...an inflated wheel, or an uninflated one? No honest, it's a serious question. It's been a long day sat in traffic jams today, I was going to solve the meaning of life but this question got in first. I know I could go and get a wheel and try it myself but I thought I'd see if anyone had tried it before.
Of course, the inflated tyre is heavier. A litre of air weighs about 20g - so all you need to do is measure the volume of air in your tyres. If only I could remember the formula for calculating the volume of a toroid....
Well, cross sectional area of the inner tube is given by pi*r*r where r is half of however 'fat' the tyre is (in mm). The length of it is pi * (622 + 2r) Multiply them together and that's your volume in cubic millimeters. Assumming you're on a 700c wheel... That's treating the toroid as a cylinder whose ends just happen to be stuck together, which should be OK. OK, working this for a 700*28 , pi*14*14 = 615.75mm^2 Length is pi * (622+28 ) = 2042.033 mm volume is therefore 1257385 mm^3 or 1.26 litres. At a pressure of 6 bar, that's 6*1.26*20 g or 151g of air in your tyre. I'm going away now. I can't believe I just bothered with that! I also can't believe I looked up the formula on t'interweb, and the above logic is OK. I need to get out more.
if we imagine a tube, it's cross section of width x length so for a 700 x 28 3.14 x r x r x l 3.14 x 0.014 x 0.014 x 2 = 0.00123 is around 1.25 litres at 5 x atmospheric pressure (75psi) it contains around 6 - 7 litres of air so at the value given above of 20g/litre (presuming this value is at sea level) an inflated wheel & tyre assembly would be 120 -140g heavier. what we really need is a physics graduate, to pick tiny faults in my ballpark figures.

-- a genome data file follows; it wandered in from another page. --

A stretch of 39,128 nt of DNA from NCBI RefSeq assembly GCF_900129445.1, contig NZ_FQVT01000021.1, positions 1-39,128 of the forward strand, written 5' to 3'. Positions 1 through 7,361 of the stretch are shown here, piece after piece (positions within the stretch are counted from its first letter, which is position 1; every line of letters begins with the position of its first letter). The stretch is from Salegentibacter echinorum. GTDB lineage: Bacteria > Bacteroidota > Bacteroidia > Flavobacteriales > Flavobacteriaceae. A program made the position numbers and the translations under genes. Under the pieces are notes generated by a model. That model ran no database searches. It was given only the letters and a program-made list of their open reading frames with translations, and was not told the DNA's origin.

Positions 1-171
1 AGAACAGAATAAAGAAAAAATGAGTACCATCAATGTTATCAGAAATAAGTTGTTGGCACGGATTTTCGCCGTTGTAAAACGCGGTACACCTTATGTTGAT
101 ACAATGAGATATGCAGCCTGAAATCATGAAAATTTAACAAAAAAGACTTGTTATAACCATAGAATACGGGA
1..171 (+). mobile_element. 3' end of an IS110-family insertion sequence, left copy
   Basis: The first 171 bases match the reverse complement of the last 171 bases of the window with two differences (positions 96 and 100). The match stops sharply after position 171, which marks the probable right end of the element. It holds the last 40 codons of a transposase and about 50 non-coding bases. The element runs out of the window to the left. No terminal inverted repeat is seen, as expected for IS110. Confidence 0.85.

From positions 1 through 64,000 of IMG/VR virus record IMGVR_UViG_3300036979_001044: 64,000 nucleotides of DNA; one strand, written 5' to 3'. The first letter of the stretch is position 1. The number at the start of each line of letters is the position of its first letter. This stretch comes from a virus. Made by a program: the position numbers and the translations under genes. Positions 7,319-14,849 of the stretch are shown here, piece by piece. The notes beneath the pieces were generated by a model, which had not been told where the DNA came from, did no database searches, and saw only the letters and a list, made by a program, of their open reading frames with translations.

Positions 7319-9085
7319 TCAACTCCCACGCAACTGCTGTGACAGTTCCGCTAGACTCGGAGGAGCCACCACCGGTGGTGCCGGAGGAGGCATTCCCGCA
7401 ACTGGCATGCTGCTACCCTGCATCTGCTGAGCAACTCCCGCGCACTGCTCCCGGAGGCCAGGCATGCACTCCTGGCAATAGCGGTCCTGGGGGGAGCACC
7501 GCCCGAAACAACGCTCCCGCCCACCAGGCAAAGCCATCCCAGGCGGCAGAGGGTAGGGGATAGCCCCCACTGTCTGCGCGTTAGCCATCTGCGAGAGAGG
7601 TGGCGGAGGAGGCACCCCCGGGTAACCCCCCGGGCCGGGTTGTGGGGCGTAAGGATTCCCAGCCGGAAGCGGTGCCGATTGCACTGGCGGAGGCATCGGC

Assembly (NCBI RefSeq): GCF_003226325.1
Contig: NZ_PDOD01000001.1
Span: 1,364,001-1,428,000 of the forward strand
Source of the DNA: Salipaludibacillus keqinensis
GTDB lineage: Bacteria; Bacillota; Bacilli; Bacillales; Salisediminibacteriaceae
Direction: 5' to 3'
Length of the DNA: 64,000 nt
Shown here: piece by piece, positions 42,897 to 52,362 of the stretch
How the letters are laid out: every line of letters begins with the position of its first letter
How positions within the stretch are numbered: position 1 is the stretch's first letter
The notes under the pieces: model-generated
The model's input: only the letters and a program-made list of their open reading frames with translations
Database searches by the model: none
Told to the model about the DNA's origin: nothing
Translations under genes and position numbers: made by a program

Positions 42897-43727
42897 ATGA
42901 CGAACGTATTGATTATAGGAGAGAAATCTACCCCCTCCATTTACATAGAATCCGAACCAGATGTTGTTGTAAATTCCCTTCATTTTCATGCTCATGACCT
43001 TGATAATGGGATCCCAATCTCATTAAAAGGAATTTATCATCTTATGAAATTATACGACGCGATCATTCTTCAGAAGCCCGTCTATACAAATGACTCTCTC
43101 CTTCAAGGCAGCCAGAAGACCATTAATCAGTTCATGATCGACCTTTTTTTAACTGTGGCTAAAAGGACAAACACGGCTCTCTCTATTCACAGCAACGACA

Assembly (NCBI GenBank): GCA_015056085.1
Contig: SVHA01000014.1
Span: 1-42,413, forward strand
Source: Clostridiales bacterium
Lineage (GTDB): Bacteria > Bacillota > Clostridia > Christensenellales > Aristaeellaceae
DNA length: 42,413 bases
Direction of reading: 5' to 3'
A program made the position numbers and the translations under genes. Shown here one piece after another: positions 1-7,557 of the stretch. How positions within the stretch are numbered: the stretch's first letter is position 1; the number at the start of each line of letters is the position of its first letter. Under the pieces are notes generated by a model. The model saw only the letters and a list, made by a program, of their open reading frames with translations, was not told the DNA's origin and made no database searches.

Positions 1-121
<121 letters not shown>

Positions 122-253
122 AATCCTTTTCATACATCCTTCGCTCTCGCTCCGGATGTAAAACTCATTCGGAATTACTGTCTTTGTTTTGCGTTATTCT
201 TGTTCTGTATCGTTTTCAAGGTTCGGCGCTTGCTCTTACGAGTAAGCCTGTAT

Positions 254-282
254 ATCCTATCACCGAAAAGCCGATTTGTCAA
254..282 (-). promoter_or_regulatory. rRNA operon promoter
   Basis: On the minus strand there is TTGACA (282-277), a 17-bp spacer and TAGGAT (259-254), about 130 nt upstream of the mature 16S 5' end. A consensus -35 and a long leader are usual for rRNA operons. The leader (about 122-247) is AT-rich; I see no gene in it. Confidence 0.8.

The only quibble is that a flat tyre is only flat at the bottom. The rest of it contains air at 1 bar, so if your tyre is pumped up to 7 bar, there's only 6xVolx20g extra weight over the flat tyre (disregarding the difference in volume between a round tyre and one with a flat bit at the bottom). (tiny fault courtesy of a physics graduate, though extremely rusty as I haven't done any physics since graduating)
I think hydrogen is about 1/6 as dense as air, so whatever figure I came up with last night, it'll be about a sixth of that. Just to chuck a spanner in the works, various internet sites allege that air weighs about 1.3 grams per liter, not 20g. But I'm not working it out again!
you're being entirely silly. both figures are estimates, so to quibble for 1/7th is a nonsense. but i get you're point